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Your Week in Asia

Biden meets Suga, Trip.com IPO and Jimmy Lai sentencing

Your weekly lineup of Asia's biggest business and political events

Japanese Prime Minister Yoshihide Suga, left, has said he plans to invite U.S. President Joe Biden to the Tokyo Olympics opening ceremony; Biden's presence would be a vote of confidence for the embattled games. (Source photos by Reuters)

Welcome to Your Week in Asia.

The coming week will be a big test of Japan's diplomatic mettle. Allies and rivals alike will be watching Prime Minister Yoshihide Suga's first meeting with Joe Biden in Washington. Before that, Suga's foreign and defense ministers will meet with their German counterparts. And the 100-day countdown to the Tokyo Olympics starts midweek amid concerns about a "fourth wave" of the coronavirus.

Monthly trade data is due from China on Tuesday, as well as quarterly GDP numbers on Friday. Singapore's GDP figures come out on Wednesday.

Keep up with our reporting by following us on Twitter @NikkeiAsia.

MONDAY

Labor protests in Indonesia

A day before the holy month of Ramadan begins and ahead of the Islamic holiday of Eid al-Fitr next month, Indonesian labor unions are planning rallies on Monday in a number of cities to demand full holiday allowance payments. The unions will also reiterate their objection to an omnibus law passed last year that they say harms workers' rights.

Huawei vs. HSBC

Hong Kong's high court will hear Huawei CFO Meng Wanzhou's request to access internal HSBC documents in relation to her extradition case in Canada. A U.K. court rejected a similar request in February, and the first hearing in Hong Kong was held behind closed doors last month.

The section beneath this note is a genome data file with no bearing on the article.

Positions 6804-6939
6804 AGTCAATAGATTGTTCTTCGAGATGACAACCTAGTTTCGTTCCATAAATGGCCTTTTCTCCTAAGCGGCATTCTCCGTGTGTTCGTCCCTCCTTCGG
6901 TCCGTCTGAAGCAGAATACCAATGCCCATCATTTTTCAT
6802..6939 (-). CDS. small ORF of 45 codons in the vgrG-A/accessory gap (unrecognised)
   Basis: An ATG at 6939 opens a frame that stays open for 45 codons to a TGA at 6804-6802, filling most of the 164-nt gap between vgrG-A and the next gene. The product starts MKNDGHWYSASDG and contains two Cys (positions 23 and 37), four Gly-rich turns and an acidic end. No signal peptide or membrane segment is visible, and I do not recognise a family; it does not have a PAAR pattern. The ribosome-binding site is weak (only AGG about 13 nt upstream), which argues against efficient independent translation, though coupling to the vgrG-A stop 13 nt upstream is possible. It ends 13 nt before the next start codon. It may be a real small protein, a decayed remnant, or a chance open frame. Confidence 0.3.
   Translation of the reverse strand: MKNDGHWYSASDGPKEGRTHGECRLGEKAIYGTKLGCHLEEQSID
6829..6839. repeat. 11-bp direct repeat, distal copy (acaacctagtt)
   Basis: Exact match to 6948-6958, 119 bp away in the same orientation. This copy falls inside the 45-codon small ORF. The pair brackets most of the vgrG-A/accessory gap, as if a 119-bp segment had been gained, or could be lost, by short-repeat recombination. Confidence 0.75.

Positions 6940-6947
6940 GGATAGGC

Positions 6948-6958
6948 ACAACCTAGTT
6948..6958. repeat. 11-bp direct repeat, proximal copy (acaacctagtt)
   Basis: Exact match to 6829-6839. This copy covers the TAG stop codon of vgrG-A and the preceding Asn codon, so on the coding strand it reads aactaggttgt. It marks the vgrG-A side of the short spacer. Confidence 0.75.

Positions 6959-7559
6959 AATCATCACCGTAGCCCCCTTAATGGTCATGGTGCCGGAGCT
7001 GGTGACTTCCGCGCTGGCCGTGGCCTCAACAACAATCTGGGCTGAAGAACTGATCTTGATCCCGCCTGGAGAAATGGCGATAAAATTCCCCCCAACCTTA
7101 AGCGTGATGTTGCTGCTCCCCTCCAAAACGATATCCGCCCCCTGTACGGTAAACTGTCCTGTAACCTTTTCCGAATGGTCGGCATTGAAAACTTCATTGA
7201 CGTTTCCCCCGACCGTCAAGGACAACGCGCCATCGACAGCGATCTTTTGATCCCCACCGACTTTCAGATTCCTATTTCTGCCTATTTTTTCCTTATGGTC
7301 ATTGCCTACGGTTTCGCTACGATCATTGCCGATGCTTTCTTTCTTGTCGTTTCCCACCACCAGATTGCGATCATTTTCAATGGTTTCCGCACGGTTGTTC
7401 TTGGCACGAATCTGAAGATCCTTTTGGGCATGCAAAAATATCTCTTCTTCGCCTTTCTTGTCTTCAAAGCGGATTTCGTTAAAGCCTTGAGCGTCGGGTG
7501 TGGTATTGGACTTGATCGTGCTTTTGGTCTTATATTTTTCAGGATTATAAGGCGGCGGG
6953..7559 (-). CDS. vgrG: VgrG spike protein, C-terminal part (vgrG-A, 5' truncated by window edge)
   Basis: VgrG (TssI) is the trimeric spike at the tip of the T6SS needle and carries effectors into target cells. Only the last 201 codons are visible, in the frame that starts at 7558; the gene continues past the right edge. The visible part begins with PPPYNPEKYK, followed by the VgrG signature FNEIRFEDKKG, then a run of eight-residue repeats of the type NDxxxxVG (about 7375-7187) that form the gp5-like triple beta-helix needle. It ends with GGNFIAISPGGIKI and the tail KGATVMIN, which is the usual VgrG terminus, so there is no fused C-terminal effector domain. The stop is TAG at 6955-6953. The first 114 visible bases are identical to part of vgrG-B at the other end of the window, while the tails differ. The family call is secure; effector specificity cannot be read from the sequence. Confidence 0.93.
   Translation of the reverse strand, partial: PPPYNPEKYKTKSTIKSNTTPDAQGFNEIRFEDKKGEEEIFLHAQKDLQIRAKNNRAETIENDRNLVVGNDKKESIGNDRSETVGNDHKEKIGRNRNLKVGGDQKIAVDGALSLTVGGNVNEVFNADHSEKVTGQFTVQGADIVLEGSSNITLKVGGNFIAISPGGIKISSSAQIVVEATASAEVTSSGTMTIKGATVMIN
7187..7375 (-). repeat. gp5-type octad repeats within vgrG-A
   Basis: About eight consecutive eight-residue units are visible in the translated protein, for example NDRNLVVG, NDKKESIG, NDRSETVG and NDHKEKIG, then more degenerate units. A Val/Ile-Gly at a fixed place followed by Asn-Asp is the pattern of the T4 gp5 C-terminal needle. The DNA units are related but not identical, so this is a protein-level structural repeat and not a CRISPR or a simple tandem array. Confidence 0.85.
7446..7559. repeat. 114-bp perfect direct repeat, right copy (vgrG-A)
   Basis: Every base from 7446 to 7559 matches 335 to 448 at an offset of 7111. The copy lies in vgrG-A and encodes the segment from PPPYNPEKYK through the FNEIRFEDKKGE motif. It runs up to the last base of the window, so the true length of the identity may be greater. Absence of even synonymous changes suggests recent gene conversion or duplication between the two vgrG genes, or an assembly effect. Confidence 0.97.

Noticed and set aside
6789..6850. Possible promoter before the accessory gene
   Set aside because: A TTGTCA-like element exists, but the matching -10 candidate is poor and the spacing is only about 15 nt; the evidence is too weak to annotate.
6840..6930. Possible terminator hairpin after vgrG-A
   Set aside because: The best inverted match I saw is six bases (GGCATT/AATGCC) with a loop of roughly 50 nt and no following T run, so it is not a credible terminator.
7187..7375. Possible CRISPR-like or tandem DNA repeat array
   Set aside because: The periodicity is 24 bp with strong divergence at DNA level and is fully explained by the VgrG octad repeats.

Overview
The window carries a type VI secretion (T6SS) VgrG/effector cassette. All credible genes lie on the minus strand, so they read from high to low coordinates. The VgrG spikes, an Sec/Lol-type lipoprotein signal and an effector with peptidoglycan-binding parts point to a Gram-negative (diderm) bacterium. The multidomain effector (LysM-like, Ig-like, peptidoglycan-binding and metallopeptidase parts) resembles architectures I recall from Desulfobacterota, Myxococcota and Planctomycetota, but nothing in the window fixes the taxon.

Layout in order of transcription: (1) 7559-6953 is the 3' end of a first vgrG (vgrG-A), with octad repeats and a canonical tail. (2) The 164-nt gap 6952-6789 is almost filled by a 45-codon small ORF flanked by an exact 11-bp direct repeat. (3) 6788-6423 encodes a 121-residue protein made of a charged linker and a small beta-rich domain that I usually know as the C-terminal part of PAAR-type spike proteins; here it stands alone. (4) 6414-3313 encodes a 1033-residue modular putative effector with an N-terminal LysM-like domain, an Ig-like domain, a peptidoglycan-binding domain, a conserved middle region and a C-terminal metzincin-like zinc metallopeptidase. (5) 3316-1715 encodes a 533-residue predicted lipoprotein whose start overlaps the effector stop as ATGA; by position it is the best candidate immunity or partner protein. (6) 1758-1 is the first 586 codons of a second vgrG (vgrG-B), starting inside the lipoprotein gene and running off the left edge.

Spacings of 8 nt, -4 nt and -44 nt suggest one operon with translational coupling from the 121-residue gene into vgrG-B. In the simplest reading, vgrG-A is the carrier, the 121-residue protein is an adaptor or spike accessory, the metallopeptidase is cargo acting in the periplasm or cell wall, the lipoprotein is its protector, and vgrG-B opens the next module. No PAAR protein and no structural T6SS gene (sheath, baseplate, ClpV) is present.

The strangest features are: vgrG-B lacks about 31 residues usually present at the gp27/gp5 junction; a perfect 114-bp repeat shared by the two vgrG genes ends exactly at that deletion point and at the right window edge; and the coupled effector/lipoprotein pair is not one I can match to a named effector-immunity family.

Background: Meng was detained by Canadian authorities in December 2018 upon the request of the U.S. Justice Department, which alleges she misled HSBC about Huawei's dealings with Iran in 2013. Documents sought by Meng include internal HSBC compliance notes pertaining to Huawei and its subsidiary Skycom Tech, which had business dealings in Iran from December 2012 to April 2015.

Macao sends early gambling tax checks

Macao will start annual handouts to city residents three months early this year, a measure intended to help stimulate post-pandemic consumption. Forced last year to tap its reserves for the first time amid a plunge in usually plentiful gambling tax revenue, the city will send 10,000 patacas ($1,247) to each permanent resident and 6,000 patacas to other residents. Residents are also to receive electronic consumption vouchers through a complicated program that has sparked rare public protests.

White House talks chip shortage

The two biggest Asian chipmakers Samsung Electronics and Taiwan Semiconductor Manufacturing Co. executives are among a group of chip industry leaders invited to a meeting with senior Biden administration officials on Monday, White House said in a document. U.S. top chipmakers Intel and Micron as well as Netherland's NXP, the major global automotive chip provider, are also among the attendants. The world's electronics industry is battling the unprecedented chip and component shortages that already hit a swath of carmakers as well as spread to consumer electronics and computer giants like Apple.

All of the chipmakers are under pressure to send a stable supply of chips to U.S.-based automakers, including General Motors and Ford, which company representatives will also attend the summit. Washington is also expected to push Samsung and other international players to join a tech alliance to counter China, but analysts say that it is a hot potato for a company that depends on Chinese sales of its chips, displays and other devices.